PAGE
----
The film on the foot pads are likely kapton, from Wikipedia:
Aluminized kapton, with foil thickness of 50 and 125 µm, was used e.g.
on the Apollo Lunar Module. The polyimide gives the foils their
distinctive amber-gold color. Space blankets are made by
vacuum-depositing a very precise amount of pure aluminum vapor onto a
very thin, durable film substrate.
I suggest that the exhaust from the RCS does not "dissipate" so much as expand. The particles contained within the exhaust would not necessarily be visible and could be deflected by portions of the structure, sufficiently to impact the kapton film on the foot pads.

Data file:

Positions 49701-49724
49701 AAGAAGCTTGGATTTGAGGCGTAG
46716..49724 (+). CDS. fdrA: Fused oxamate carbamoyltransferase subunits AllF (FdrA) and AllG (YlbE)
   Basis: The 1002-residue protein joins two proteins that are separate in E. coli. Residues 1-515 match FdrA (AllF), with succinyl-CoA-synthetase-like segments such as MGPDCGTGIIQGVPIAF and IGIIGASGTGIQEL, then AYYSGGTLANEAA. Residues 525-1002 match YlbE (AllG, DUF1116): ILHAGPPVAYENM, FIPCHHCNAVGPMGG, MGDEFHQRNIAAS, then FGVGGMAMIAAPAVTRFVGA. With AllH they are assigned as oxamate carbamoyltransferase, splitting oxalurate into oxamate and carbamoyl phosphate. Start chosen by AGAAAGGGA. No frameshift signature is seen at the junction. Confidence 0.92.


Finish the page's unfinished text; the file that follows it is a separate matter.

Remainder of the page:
The deflection of the foil is consistent with small-force thrust movements shown in the video. Considering the extremely thin material, a sneeze in our atmosphere would shake the film violently, while a tiny bit of deflected exhaust can explain the flutter in the foot pads.
I'd expect there may be a more technical explanation available, perhaps even thrust vector diagrams performed during the design of the LEM, showing that the impact on the pads was within acceptable limits.